Earning a Leadership in Energy and Environmental Design certification is a good start, but airport project designers and builders need to move beyond it, say industry officials.
Simply relying on �checklists� of environmental items is �the tail wagging the dog,� said David Callan, director of sustainable design and high performance building technology for Syska Hennessy Group Inc., Chicago, at a roundtable held in New York City last month by McGraw Hill publications ENR and Aviation Week. The �tail wagging the dog� metaphor became a popular phrase for the four airport officials, three engineers, architect and contractor participating in the roundtable.�
“LEED doesn’t address life-cycle costs,” said Mike Chalmers, AECOM vice president. “It’s a starting point, and a good one, but we need to build on it.” That requires innovative thinking for an airport project team, noted Vlasta Poch, Washington, D.C.-based design principal architect for HNTB Architecture Inc. “The building itself becomes a much easier exercise with the LEED checklist,” he said. “But it’s still up to you as designer to see what are the right and best sustainable features for this particular site. There’s no boilerplate [solution].”
Other challenges lie outside the team’s control, including perceptions of return on investments. Philadelphia Airport Director Charles Isdell recounted how the airport last year committed $1 million over five years to wind energy development. The 13,000 MW/hours will be equal to planting 970,000 trees or not driving more than 12 million miles. But when asked how much money the investment would save, Isdell cited the cost—and “interest seemed to dissipate.”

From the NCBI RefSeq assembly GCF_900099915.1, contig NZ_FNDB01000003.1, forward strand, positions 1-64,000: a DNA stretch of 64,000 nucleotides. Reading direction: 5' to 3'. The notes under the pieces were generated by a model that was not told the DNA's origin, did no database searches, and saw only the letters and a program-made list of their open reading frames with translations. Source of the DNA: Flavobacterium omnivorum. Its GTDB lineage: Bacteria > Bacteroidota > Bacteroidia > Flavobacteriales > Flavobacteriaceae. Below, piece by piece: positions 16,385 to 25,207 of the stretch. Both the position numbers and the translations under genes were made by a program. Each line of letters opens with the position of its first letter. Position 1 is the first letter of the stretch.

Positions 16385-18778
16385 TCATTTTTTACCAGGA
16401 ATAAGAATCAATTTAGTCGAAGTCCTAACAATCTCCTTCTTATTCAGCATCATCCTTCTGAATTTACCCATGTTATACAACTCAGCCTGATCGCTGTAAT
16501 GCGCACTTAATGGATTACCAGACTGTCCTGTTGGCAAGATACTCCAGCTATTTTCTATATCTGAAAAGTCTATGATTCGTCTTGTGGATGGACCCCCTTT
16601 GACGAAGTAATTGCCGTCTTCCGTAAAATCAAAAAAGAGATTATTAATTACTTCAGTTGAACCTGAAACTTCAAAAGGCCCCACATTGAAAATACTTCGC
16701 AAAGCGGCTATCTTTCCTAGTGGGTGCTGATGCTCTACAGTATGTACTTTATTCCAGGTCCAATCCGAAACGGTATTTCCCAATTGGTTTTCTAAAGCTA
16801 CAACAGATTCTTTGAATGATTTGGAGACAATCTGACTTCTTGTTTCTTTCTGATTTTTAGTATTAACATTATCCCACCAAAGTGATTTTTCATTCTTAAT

William DeCota, aviation director for the Port Authority of New York & New Jersey, says the port authority’s goal is to be carbon-neutral by 2010. “But we still have to understand the full range of what’s possible,” he said. “What is sustainable beyond LEED?” Reducing paperwork involved in air travel through e-technology and reducing congestion and idling time of planes will be key, DeCota added.
The attendees concurred it may make more sense to follow voluntary efforts at creating green guidelines for airport construction, as depicted in manuals from Los Angeles and Chicago. “Let these manuals be the baseline,” said Callan. That baseline could be built upon with carbon footprint studies. Poch notes that HNTB did one for Santa Barbara’s airport. It led to a list of suggestions — such as constructing a new cross-field taxiway to reduce taxiing time, he noted.
Airports shouldn’t hold their breaths for federal guidance on such efforts. “We have yet to see at the federal level... energy master plan requirements or carbon footprint plans,” said William Fife, aviation consultant.